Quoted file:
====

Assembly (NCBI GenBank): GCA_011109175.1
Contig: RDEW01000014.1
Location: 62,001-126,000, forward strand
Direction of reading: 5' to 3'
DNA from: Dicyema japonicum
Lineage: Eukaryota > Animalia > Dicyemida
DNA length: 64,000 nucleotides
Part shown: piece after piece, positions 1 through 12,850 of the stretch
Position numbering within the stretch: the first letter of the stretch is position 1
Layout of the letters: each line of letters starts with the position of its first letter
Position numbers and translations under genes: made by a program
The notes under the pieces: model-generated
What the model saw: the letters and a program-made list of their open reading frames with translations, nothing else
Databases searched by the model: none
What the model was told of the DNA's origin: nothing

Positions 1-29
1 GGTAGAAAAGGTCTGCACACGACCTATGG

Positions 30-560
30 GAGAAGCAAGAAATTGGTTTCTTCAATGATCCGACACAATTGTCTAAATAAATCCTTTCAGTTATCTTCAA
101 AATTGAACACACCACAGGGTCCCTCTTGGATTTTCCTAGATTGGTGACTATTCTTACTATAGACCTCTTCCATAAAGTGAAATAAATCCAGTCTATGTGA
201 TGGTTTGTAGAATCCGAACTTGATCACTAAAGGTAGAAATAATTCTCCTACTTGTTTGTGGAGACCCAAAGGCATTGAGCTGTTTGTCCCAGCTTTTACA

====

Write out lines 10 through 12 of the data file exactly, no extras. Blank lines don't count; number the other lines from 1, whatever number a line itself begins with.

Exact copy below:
Layout of the letters: each line of letters starts with the position of its first letter
Position numbers and translations under genes: made by a program
The notes under the pieces: model-generated